By providing a cash infusion for a group backing industry friendly constitutional measures, Anadarko Petroleum, the state’s largest oil driller, has stepped into the 2018 election season. The proposed ballot initiatives would protect the drilling industry if new state and local regulations curtail their business.
In March, Anadarko contributed $423,750 in one lump sum to Protect Colorado, a political committee it helped form years ago. A group of five other oil and gas companies, including PDC Energy, gave another quarter of a million dollars, all in March.
Two weeks after the Anadarko contribution, Protect Colorado spent $550,000 on signature gathering. Karen Crummy, with Protect Colorado, verified that the group “is helping gather signatures for the private property measures.”
It’s not clear which of the constitutional measures approved for signature gathering Protect Colorado is targeting specifically. Initiatives 108 through 113 would essentially provide compensation to companies and property owners if state or local governments were to pass new regulations that diminish the value of private holdings. The measures are written broadly and appear to include any industry or property owner, not just oil and gas.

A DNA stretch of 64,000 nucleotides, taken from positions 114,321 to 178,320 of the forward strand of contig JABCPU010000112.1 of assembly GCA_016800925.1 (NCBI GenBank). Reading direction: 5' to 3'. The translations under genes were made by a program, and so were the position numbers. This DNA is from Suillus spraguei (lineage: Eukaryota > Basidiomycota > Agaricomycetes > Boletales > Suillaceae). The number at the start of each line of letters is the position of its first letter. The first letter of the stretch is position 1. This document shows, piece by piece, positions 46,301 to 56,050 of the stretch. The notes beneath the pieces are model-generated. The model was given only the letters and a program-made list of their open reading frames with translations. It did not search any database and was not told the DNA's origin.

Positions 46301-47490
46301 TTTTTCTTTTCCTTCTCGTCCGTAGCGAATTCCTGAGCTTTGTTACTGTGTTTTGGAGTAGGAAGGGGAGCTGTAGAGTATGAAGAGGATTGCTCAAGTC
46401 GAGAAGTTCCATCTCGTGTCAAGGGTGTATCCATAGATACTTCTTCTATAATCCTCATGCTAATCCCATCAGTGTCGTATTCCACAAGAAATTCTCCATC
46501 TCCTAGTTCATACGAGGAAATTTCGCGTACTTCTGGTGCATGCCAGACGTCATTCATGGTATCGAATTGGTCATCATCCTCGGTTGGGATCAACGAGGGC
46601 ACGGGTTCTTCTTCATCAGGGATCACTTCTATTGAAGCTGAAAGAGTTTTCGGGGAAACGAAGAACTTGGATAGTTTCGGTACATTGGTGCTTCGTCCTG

One of the designated representatives for those measures is Chad Vorthmann, executive vice president of the Colorado Farm Bureau. Many farmers and ranchers directly benefit from the oil and gas industry, including regularly receiving royalty checks for drilling operations on their land.
The other representative on the measures is Michele Smith, a vice president at The Quaint Company, whose website says it is a “broad-reaching real estate and oil & gas investment company.”
Neither designated representative immediately returned calls seeking comment.
Protect Colorado’s history dates back to 2014 and the oil and gas industry’s fight against ballot measures seeking to limit drilling. The pro-industry group has received more campaign contributions than any political committee in state history: $31 million. Anadarko and Noble Energy, the state’s two largest drillers are their primary funders, accounting for more than $21 million in contributions.
When measures to ban oil and gas failed to make the ballot in 2016, Protect Colorado diverted $2,895,000 to Raise the Bar, a group formed to pass Amendment 71. The amendment passed, making it much harder and more expensive to change Colorado’s state constitution — but has since encountered legal headwinds. A federal judge has struck key elements of the amendment as violations of the “one person, one vote” principle.
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